BORIS Johnson will today echo Winston Churchill in a historic address to the Ukraine parliament — hailing the defence against Vladimir Putin’s war machine as the nation’s “finest hour”.
Speaking by video link, the Prime Minister will set out details of a new £300million package of military support.
Downing Street said last night it will include electronic warfare equipment, a radar system, GPS jamming kit and thousands of night-vision devices.
His address to the Verkhovna Rada follows his unannounced visit to capital Kyiv last month and is another show of solidarity with President Volodymyr Zelensky.
Mr Johnson will say: “When my country faced the threat of invasion during the Second World War, our Parliament, like yours, continued to meet throughout the conflict.
“And the British people showed such unity and resolve that we remember our time of greatest peril as our finest hour.
“This is Ukraine’s finest hour, an epic chapter in your national story that will be remembered and recounted for generations to come.
“Your children and grandchildren will say that Ukrainians taught the world that the brute force of an aggressor counts for nothing against the moral force of a people determined to be free.”
The famous Finest Hour speech by Churchill was made just after the fall of France in 1940.
In March, Mr Zelensky received thunderous applause from MPs as he addressed Parliament by video and channelled Churchill’s “We will fight them on the beaches” speech.
Speaking from his Kyiv bunker, he vowed Russian invaders would be defeated “on the sea and in the air”. He pledged: “We will fight for our land whatever the cost. We will fight in the forests, in the fields, on the shores, in the streets.”
New British aid for Ukraine will also include long-range Brimstone missiles and Stormer air defence vehicles, along with heavy lift aerial drones to provide logistical support to isolated units.
However, an investigation is reportedly under way into how UK-made components came to be used in weapons deployed by Russia.
The Royal United Services Institute said an abandoned Borisoglebsk-2 mobile jamming system was found to contain components made in the UK, US, Germany, South Korea, Taiwan and the Netherlands.
Meanwhile, the first civilians to flee the “Alamo” Azovstal steel plant in blitzed Mariupol were due to reach the relative safety of Zaporizhzhia last night.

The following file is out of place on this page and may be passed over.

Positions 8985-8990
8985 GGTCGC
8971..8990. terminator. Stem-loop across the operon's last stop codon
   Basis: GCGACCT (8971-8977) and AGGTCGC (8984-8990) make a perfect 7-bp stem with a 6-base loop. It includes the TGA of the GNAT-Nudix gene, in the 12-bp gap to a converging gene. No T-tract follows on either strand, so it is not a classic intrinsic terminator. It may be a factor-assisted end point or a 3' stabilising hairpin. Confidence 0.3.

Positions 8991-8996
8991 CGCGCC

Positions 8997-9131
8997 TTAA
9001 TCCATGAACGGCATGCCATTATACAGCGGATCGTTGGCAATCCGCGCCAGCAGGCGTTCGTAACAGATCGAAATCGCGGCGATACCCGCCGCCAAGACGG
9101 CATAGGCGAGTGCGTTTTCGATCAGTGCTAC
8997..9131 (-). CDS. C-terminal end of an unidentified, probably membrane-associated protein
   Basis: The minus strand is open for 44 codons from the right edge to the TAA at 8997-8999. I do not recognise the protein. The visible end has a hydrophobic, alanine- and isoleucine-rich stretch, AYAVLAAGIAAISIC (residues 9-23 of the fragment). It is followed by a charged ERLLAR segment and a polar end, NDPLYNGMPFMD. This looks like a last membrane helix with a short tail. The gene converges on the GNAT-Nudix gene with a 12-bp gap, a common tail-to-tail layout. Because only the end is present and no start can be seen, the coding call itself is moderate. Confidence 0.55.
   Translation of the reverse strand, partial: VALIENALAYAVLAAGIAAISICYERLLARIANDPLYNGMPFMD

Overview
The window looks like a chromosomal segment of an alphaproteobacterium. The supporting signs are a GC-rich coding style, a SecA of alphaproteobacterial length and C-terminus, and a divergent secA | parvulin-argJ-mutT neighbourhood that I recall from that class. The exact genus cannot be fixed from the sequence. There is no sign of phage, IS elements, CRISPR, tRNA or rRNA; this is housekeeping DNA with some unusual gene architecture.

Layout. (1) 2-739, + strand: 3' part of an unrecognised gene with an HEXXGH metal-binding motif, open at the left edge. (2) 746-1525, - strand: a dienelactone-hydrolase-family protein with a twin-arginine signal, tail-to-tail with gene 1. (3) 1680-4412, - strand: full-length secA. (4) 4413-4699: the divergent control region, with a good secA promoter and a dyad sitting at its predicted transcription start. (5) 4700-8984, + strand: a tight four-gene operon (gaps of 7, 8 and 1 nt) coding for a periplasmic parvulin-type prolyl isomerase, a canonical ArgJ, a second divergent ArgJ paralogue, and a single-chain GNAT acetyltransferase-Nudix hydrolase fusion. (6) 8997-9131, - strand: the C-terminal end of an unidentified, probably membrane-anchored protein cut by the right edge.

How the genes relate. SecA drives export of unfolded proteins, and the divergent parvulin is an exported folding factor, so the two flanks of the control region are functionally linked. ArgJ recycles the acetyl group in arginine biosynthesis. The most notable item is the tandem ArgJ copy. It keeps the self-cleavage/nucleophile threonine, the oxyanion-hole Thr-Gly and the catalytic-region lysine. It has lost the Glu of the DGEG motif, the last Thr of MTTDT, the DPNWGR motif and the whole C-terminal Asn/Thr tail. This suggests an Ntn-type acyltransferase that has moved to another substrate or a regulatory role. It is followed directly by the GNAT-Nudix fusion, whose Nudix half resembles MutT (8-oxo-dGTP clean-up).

Around 100 people — mostly women and children — escaped the sprawling steel plant in a major humanitarian breakthrough on Sunday.
More were due to follow after Mr Zelensky signalled the UN and Red Cross-backed mission would resume at 8am yesterday.
Ukraine’s foreign minister Dmytro Kuleba confirmed it was “under way” but declined to say how many people were involved.
He warned: “Everything is very fragile. Things can fall apart at any given moment so it’s better to wait until the evacuation is over.”
Around 2,000 troops and 500 civilians were trapped in tunnels and bunkers where soldiers have made a desperate last stand in the final part of the city still under Ukrainian control.
Yesterday, European football chiefs confirmed Russian teams would be excluded from next season’s Champions League, Europa League and Europa Conference League.
Uefa also banned Russia from the Women’s European Championship in England in July and from participating in qualifying for next year’s women’s World Cup.
Russia’s bids to host the men’s Euros in 2028 and 2032 were also thrown out.
Meanwhile, EU politicians remain split over how the Bloc can wean itself off Russian energy supplies.
Germany’s economy minister Robert Habeck said his country is not ready to block gas but could cope with an oil ban by the end of the year. Hungary is opposed to banning both Russian oil and gas.
Help those fleeing conflict with The Sun’s Ukraine Fund
PICTURES of women and children fleeing the horror of Ukraine’s devastated towns and cities have moved Sun readers to tears.
Many of you want to help the five million caught in the chaos — and now you can, by donating to The Sun’s Ukraine Fund.
Give as little as £3 or as much as you can afford and every penny will be donated to the Red Cross on the ground helping women, children, the old, the infirm and the wounded.
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The Ukraine Crisis Appeal will support people in areas currently affected and those potentially affected in the future by the crisis.
In the unlikely event that the British Red Cross raise more money than can be reasonably and efficiently spent, any surplus funds will be used to help them prepare for and respond to other humanitarian disasters anywhere in the world.
For more information visit https://donate.redcross.org.uk/appeal/disaster-fund